loading  Checking for direct PDF access through Ovid



Chemotherapy-induced neurotoxicity is becoming increasingly important in the management of patients with cancer. Improvements in other aspects of supportive care has permitted escalation of chemotherapy doses, increasing the risk of neurotoxicity.


Many chemotherapeutic agents have associated neurotoxicities. Recognition of these various syndromes is important in distinguishing this cause from other, treatable entities. Furthermore, early recognition of toxicities may enable alteration in delivery or mandate cessation of treatment before severe or life-threatening toxicity occurs. Chemotherapy neurotoxicity can effect both the peripheral and central nervous systems. The onset may be acute or insidious, the effects transient or progressive and permanent. The goals of ongoing investigations are to fully describe the potential neurotoxicities of the treatments, uncover the mechanisms of toxicity, and develop new strategies to reduce or prevent the toxicity, either by altering the chemotherapeutic agent, modifying administration, or developing neuro-protective agents. New chemotherapies, particularly those designed to treat central nervous system malignancy, require close examination of their neurotoxic potential.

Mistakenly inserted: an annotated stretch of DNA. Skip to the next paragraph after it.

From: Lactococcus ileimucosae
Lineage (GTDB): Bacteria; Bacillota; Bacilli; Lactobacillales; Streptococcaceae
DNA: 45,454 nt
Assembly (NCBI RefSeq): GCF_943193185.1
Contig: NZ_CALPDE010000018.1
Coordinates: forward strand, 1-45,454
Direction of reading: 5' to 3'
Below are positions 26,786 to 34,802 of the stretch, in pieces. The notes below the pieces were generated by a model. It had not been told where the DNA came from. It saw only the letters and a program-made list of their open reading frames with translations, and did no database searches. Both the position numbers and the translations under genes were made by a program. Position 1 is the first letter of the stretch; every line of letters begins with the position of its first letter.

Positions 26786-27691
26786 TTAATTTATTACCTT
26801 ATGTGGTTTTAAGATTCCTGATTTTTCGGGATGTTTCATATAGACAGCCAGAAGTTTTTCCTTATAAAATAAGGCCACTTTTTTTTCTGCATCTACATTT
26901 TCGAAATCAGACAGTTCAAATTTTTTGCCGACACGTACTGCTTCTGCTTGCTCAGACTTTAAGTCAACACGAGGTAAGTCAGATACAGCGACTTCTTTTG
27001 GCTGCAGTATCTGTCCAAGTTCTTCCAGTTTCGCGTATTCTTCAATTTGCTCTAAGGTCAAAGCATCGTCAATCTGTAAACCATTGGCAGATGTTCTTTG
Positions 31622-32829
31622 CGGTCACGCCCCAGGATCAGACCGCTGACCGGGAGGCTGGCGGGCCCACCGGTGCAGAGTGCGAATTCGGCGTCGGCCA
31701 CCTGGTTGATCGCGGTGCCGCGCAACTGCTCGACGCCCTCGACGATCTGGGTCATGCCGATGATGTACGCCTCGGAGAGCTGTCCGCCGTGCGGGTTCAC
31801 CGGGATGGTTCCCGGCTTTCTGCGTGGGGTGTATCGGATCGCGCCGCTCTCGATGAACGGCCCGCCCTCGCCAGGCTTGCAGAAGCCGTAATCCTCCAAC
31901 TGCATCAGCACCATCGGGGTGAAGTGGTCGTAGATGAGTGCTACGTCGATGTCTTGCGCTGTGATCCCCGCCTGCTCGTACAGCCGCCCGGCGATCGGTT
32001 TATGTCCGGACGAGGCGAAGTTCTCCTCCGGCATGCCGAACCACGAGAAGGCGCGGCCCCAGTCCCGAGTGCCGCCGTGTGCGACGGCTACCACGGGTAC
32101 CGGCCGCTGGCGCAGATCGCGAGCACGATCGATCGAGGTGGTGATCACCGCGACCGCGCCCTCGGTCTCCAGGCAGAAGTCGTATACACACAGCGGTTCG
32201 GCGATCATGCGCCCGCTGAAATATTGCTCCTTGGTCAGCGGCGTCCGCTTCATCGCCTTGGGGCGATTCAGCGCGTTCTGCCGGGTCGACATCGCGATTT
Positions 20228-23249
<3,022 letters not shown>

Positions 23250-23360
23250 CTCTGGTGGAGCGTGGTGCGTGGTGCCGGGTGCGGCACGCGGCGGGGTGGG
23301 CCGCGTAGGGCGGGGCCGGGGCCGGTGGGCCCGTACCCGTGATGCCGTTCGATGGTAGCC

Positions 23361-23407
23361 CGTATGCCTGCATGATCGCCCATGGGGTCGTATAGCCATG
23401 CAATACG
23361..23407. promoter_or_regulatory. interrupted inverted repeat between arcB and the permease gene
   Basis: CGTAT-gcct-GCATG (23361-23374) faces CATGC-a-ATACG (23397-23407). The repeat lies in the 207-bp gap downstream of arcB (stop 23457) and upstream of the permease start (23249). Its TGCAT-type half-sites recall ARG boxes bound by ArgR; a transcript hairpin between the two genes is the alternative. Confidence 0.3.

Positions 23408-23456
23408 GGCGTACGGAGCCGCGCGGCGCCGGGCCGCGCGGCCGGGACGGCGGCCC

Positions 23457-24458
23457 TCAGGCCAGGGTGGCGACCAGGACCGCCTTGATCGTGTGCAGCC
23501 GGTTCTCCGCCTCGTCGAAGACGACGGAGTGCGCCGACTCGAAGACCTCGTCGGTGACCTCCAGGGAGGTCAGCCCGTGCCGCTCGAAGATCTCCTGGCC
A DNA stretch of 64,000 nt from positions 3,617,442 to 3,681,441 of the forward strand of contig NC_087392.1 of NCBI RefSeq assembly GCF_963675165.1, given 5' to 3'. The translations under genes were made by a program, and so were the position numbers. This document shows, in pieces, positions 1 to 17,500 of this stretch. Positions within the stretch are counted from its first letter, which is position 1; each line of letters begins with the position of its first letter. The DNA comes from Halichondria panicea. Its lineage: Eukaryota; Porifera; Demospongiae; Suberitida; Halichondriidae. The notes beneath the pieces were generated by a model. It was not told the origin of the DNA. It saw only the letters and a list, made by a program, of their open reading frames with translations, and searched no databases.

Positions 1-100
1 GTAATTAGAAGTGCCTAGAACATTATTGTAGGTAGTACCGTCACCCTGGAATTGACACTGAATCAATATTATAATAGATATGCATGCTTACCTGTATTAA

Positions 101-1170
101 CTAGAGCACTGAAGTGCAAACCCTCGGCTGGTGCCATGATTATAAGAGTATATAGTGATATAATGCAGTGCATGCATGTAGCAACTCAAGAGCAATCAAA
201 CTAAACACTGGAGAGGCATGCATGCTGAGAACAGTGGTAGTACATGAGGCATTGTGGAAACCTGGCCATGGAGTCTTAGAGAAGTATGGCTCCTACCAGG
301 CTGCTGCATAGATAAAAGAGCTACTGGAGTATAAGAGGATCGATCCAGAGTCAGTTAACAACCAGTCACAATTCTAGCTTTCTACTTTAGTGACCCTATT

Although the diagnosis of chemotherapy-induced neurotoxicity is frequently made by excluding other causes, prompt recognition may be critical in preventing severe, irreparable injury to the nervous system. Advances in understanding the pathogenesis of injury, coupled with increasing knowledge of the mechanisms of neuronal repair, should lead to new treatments to reverse or prevent neuronal injury.

Related Topics

    loading  Loading Related Articles